calm river surrounded by leaf-less trees
Poultney River Poultney River in Autumn's afternoon light © Murray McHugh

Places We Protect

Lower Poultney River Natural Area

Vermont

Best known for freshwater mussels, the Poultney River features nearly 20 miles of natural shoreline.

The Poultney River meanders 40 miles through several towns in west-central Vermont and New York, defining a portion of the border between these two states before it drains into the southern extent of Lake Champlain. The scenery marked by cliffs and wetlands along the river is dramatic and for nearly 20 miles the natural shoreline of the Poultney is rarely interrupted by development.

Why the Conservancy Selected This Site

The cluster of significant terrestrial and aquatic sites in this largely undeveloped region of the Southern Lake Champlain Valley is a hotspot of biodiversity. New York State and the Adirondack Park Agency have recognized the ecological diversity of the Poultney River area, and the State of Vermont named the river an Outstanding Resource Water in 1992. The Conservancy included the Poultney River as part of its Freshwater Initiative Program, which has targeted 50 waterways in North and South America for intensive conservation efforts.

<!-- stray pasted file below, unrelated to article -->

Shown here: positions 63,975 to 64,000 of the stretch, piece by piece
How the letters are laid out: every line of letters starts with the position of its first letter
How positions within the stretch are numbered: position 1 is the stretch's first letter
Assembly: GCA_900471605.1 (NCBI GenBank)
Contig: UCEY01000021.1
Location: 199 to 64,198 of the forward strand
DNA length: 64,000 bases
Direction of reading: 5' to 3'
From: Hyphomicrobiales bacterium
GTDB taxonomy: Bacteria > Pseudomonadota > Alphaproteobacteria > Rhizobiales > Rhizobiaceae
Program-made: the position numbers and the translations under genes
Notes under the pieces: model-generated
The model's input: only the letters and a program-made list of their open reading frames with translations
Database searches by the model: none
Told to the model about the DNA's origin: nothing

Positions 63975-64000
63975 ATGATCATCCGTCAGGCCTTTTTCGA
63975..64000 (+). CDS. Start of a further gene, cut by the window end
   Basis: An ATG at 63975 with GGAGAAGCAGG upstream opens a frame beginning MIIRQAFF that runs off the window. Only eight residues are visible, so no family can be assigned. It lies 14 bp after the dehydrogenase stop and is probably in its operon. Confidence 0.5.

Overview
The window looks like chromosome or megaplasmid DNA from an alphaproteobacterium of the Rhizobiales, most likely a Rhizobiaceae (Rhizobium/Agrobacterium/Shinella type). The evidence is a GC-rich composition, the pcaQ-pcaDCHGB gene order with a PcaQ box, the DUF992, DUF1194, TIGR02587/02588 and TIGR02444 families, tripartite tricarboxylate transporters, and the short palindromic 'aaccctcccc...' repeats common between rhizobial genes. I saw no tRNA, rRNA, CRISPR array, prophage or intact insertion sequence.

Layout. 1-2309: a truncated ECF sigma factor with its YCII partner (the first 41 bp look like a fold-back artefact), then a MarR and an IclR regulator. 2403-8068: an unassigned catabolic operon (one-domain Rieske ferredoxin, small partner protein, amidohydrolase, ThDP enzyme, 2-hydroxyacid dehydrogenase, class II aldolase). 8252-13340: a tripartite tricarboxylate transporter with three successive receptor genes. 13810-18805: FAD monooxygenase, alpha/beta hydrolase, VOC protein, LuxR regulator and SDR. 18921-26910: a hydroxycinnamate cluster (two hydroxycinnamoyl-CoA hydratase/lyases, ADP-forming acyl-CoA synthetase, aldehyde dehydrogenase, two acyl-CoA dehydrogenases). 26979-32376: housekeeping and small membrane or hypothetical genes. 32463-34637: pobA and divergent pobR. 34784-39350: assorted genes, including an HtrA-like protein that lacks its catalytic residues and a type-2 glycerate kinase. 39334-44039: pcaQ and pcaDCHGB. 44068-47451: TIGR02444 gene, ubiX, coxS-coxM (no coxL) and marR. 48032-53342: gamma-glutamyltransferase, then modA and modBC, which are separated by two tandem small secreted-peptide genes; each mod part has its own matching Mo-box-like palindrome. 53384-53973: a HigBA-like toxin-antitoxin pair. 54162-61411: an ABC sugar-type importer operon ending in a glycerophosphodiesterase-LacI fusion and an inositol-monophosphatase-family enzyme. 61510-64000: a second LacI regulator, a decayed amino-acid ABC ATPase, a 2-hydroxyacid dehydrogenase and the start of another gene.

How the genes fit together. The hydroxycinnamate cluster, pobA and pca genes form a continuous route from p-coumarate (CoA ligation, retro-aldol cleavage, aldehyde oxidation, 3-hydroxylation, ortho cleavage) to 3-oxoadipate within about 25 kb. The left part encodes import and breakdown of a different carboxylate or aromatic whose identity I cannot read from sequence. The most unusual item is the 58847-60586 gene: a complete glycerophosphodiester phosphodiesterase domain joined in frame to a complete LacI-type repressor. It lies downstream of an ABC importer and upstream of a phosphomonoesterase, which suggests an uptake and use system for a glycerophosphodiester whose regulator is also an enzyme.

What the Conservancy is Doing

This preserve is part of the Southern Lake Champlain Valley (SLCV) landscape. The Conservancy has protected more than 8,500 acres in the SLCV area in Vermont and New York. From their office in West Haven, SLCV staff manage the preserve lands and provide opportunities for the community to participate in conservation-related activities.

A canoe put-in can be found at Coggman Creek culvert on East Bay Road.

Hunters use this preserve during the month of May and from October 1 to December 31. If you visit during hunting season, please wear bright clothing. Written permission is required to hunt at the Lower Poultney River Preserve.

Please read our Preserve Visitation Guidelines.